Somatic therapy exercises for trauma
Trauma can live in your mind and body. Working on releasing these holds may help you heal from a traumatic event.
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Healing from trauma — while challenging — is possible. Somatic therapy may help.
If you’re working on resolving trauma, reaching out to a mental health professional who specializes in somatic therapy may help you heal. But if this isn’t possible right now, you could also practice a few at-home exercises based on this therapeutic approach.
By tuning into your bodily sensations, you can release traumatic energy.
Can somatic therapy help with trauma?
There are a few therapeutic approaches for healing from trauma.
Somatic therapy is a body-focused approach that may be particularly helpful if you have symptoms of chronic stress or post-traumatic stress disorder (PTSD).
Somatic therapy, aka somatic experiencing, was originally developed by Peter Levine in the late 1970s. It was conceptualized as an alternative to other trauma-focused therapies — which, although effective for some people, didn’t work for everyone.
Somatic experiencing may allow you to revisit trauma without recalling specific events and emotions.
When you practice these body-focused exercises, you focus on physical sensations, instead of thoughts and emotions as you’d do in talk therapy, or your fears as you’d do with exposure therapy.
Trauma is “when too much happens too soon for the nervous system to process,” says Valerie Candela Brower, a licensed professional counselor and certified somatic experiencing practitioner in Southbury, Connecticut.
“It’s like eating a big meal and not fully digesting it, but then eating another big meal, and then another,” Candela Brower explains. “The body does not digest what has happened and instead, we stuff our feelings, numb out, or deny reality.”
In some cases, talking about trauma without adequate support, or with a therapist that isn’t trained in trauma, may retraumatize you, according to Candela Brower. “Somatic work offers the body time and space to complete whatever it needed to do at the time that it didn’t get to do.”
Somatic experiencing also helps you realize if you’ve been “stuck” in the fight, flight, or freeze response. This could lead to symptoms of chronic stress, in addition to those linked to trauma.
One of the main goals of somatic experiencing is to develop a body/mind connection and increase your ability to regulate your emotions. This can help you manage some of your most distressing symptoms.
Emerging research suggests that somatic therapy can be effective for people who’ve experienced trauma:
- A 2017 study in 63 people found that somatic experiencing helped relieve symptoms of PTSD and depression.
- Another 2017 study in 91 people living with lower back pain and PTSD suggests that a brief somatic experience (in addition to other treatments) may lessen back pain and relieve some PTSD symptoms.
Impact of trauma
If you’ve experienced trauma, you may develop some of these symptoms or challenges:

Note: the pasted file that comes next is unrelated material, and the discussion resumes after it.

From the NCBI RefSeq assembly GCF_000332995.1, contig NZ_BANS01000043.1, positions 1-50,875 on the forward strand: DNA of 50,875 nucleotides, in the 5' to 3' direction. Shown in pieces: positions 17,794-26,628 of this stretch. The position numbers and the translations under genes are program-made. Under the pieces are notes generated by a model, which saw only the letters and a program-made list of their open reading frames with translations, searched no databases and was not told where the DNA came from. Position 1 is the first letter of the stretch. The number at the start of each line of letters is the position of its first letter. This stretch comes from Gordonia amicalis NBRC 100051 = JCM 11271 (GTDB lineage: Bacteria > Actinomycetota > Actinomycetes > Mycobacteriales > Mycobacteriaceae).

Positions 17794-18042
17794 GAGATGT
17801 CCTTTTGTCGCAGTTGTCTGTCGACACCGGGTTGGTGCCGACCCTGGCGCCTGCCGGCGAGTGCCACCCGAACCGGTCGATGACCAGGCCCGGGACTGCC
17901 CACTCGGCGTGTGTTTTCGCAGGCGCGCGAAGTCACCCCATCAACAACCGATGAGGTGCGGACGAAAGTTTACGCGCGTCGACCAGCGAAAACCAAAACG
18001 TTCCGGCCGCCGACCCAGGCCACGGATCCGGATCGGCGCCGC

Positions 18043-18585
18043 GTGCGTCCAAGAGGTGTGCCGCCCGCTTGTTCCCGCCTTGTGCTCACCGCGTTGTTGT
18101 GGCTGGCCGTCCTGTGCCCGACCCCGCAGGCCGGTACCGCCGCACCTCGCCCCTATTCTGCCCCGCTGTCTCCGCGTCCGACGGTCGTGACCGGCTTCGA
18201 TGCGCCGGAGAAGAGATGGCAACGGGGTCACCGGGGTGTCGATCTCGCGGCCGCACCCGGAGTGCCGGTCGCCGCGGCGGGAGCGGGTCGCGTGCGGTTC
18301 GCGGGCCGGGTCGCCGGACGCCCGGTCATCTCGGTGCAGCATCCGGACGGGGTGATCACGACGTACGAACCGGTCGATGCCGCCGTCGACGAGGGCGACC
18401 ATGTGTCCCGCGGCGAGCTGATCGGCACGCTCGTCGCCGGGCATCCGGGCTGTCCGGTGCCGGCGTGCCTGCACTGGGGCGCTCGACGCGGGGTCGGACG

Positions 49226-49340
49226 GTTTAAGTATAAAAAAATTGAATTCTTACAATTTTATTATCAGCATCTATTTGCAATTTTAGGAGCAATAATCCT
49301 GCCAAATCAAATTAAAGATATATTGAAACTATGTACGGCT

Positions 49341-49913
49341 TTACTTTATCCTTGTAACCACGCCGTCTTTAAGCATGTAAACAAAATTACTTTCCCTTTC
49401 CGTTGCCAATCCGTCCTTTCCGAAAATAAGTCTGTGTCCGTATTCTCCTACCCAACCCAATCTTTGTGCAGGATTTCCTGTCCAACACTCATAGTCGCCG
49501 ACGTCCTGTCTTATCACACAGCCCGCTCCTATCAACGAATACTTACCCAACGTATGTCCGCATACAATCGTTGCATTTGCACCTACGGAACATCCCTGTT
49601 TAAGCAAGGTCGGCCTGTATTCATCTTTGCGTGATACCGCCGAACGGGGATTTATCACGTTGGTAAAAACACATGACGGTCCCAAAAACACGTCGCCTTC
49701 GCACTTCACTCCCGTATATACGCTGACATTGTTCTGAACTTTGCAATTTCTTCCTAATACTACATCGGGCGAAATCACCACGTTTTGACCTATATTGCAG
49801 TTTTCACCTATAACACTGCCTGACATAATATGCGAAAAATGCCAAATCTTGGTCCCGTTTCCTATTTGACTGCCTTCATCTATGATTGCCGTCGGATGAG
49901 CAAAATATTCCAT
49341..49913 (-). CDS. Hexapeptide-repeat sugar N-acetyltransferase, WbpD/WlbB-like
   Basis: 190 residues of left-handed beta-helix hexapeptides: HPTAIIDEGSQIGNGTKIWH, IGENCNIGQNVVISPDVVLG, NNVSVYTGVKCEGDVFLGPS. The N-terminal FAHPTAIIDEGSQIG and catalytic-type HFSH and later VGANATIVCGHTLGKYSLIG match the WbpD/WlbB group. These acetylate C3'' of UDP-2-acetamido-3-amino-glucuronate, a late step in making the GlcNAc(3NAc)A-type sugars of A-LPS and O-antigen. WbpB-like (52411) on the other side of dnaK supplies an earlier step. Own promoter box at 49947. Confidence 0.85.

- excessive crying
- irritability, anger, or fearfulness
- flashbacks or replaying the experience in your mind
- nightmares or trouble sleeping
- alcohol or drug use as a way to cope
- physical symptoms like stomach pain or headaches
- chronic fatigue
- jumpiness, excessive sweating, or a racing heart rate
A large, nationally representative sample study in 2019 suggests that the chances of developing PTSD after a traumatic event may be greater for white, Black, and Afro-Caribbean women than men in those groups. These gender differences aren’t seen among Latinos or Asians. Further research is needed to explain cultural and contextual factors.
Can you practice somatic experiencing by yourself?
It’s highly recommended that you start somatic therapy with the help of a trained therapist. This can help you customize your approach to your specific trauma, emotions, and symptoms. It may also feel safer if any unexpected emotions come up.
According to Peter Levine, a therapist is trained and focused on creating a safe space for you. However, when you practice somatic exercises for a long time with a therapist, it’s possible to get attached to them and might feel it’s the only place you feel totally safe.
That’s why Levine thinks it’s important for therapists to teach tools and exercises that may help you feel safe on your own, too.
Keeping the above in mind, here are some somatic therapy exercises you could consider practicing at home:
Grounding exercises help you center and anchor yourself to the present moment. This could help you take your mind off past events that are causing you distress.
Grounding may be particularly helpful if you’re experiencing flashbacks, anxiety, and dissociation symptoms.
Here are a few grounding techniques to try at home:
- Run water over your hands. Start by running cold water over your hands. Focus on how the temperature feels on each part of your hand, from your wrist to your nails. Switch to warm water and focus on how the sensation on your hands changes. Do this for a few minutes until you calm down.